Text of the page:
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Counterfeit 1984 Engelhard Prospector Identification Guidance

 

By Doug West

C&D Coins, Raymore , MO

 

The Engelhard Prospector series of bullion coins ran from 1982 to 1987 and is highly collectable. Silver rounds in this short series are sought after and they normally sell for $5.00 to $10.00 over their bullion value. As a result of the demand for the rounds and the premium price a counterfeit 1984 Engelhard Prospector has surfaced in the collector marketplace. The counterfeit 1984 Engelhard Prospector one ounce silver coins are available online, eBay for example, and in the general collectors marketplace (coin shows, coin shops, flea markets,…). This article gives some basic information that will help you avoid getting ripped off with fake 1984 Prospectors.

 

Prospector Series Basics: The Prospector series ran from 1982 to 1987 and each coin contains one Troy ounce of  999+ fine silver. In 1985 Engelhard produced the Prospector in 1/10, ¼, ½ ounce sizes in addition to the one ounce round. All of the Engelhard Prospectors have an image of a prospector panning for gold along with the text “ U.S.A. ” and the date. From 1982 through 1984 the reverse of the round had a large “E” inside a globe and the text “ENGELHARD/ ONE TROY OUNCE/ 999+ FINE SILVER”. In 1984 the reverse design was changed to an eagle with a branch and flag and the text “ENGELHARD/ ONE TROY OUNCE 999+ FINE SILVER”.  The 1984 Prospectors can have either the eagle or large “E” logo style reverse. A genuine Prospector is 3.01mm thick, 38.7mm in diameter, and weights 31.32 +/- 0.07 grams.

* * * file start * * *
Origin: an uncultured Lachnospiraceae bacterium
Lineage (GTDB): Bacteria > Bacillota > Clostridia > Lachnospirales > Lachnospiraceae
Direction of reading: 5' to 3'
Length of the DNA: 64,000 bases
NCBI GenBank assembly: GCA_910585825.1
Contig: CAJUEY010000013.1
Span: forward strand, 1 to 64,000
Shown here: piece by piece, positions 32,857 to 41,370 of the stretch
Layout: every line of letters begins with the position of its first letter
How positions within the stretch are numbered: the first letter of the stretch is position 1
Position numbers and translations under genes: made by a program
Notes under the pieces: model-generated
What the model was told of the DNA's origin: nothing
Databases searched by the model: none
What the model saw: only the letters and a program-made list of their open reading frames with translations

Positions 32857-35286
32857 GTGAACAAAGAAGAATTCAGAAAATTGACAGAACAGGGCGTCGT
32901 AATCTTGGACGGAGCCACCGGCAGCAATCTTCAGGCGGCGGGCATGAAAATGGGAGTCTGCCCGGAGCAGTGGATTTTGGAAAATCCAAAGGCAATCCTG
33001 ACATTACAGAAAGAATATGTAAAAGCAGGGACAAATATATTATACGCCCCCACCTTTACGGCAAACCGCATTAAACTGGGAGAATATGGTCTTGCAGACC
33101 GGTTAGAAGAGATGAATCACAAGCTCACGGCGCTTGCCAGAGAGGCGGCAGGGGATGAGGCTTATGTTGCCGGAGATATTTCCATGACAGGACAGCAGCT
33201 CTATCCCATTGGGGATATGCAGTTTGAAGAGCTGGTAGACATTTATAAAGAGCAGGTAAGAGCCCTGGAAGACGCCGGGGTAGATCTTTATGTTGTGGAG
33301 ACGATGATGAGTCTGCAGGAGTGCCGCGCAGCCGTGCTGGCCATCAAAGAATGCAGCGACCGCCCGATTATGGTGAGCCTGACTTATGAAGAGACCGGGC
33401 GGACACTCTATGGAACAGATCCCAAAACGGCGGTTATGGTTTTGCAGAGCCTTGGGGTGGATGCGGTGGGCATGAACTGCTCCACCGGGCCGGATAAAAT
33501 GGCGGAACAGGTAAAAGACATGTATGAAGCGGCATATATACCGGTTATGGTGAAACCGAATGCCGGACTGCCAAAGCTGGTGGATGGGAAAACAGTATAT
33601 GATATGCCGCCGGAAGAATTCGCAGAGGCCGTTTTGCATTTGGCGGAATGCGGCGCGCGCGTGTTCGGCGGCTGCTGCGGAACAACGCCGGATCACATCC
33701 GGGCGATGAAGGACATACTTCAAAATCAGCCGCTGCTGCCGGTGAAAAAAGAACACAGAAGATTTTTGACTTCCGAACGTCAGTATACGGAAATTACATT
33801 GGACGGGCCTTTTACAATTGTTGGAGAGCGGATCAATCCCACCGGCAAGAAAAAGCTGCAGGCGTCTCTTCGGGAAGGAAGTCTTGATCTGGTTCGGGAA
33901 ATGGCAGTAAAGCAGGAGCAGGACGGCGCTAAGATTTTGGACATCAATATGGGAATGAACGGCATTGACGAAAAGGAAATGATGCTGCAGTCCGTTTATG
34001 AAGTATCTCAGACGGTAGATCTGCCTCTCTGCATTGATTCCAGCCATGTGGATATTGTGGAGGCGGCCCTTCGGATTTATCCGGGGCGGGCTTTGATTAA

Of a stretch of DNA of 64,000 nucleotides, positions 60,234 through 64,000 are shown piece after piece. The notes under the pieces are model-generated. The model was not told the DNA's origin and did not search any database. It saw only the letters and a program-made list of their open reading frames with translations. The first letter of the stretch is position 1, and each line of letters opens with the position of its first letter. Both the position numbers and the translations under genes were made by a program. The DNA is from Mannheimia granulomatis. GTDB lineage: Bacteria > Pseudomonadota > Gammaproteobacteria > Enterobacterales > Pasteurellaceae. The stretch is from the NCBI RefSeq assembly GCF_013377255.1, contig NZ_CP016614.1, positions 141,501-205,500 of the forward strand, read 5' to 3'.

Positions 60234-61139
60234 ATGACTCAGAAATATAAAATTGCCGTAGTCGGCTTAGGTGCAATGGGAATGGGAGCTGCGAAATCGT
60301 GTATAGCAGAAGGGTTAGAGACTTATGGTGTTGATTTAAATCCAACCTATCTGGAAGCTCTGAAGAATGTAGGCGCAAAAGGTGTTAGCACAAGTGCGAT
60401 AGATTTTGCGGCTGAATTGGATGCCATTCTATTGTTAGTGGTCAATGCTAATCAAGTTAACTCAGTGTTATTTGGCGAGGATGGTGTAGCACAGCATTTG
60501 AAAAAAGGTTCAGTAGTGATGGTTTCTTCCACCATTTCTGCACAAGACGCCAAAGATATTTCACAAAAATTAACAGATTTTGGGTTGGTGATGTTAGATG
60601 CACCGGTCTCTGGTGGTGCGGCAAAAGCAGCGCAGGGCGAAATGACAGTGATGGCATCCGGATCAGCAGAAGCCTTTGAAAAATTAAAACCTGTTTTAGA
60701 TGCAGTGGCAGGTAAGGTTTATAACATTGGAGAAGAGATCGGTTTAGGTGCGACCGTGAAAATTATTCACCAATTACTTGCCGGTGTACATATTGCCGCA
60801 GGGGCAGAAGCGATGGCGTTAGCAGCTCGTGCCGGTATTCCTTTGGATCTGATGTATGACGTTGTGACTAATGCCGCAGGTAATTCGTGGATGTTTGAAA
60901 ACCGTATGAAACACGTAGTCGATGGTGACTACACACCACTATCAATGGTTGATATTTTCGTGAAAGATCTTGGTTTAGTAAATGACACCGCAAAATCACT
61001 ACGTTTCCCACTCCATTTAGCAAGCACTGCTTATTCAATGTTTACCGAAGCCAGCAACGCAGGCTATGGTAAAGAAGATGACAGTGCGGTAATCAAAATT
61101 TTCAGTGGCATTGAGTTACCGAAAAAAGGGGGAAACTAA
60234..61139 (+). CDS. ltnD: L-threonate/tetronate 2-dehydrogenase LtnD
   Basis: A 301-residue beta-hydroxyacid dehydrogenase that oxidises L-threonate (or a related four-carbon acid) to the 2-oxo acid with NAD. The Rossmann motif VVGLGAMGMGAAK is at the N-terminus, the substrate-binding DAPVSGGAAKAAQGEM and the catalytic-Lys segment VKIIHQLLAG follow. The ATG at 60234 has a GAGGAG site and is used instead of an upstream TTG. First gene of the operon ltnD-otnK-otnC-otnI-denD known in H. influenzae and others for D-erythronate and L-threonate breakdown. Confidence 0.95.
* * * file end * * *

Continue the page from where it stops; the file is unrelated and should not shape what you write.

Engelhard Prospector

 

Figure 1 - Obverse of Counterfeit (left) and Genuine (right) 1984 Prospector

 

 

 

Englehard Prospector

 

Figure 2 - Reverse of Counterfeit (left) and Genuine (right) 1984 Prospector

 

Things to look for that will help you spot the counterfeit 1984 Prospectors:

 

  1. The weight may be wrong and dimensions are wrong on the counterfeit Prospectors. The counterfeit rounds are 3.3mm in thickness, 39.93mm in diameter, and may only weigh 29.2 grams. I have seen one counterfeit round that weighed correctly but the dimensions were off. All of the counterfeit rounds I have seen are in a plastic case so the possible difference in the weight and the difference in dimensions aren’t as obvious. The counterfeit rounds are silver coated copper.

 

  1. The surface on the counterfeit Prospector are proof-like with frosted raised devices. A genuine Prospector does not have a cameo appearance.

 

  1. On the obverse, the date and U.S.A. are smaller on the counterfeit round than on the genuine round.

 

  1. On the obverse, the design of the water is different on the counterfeit round.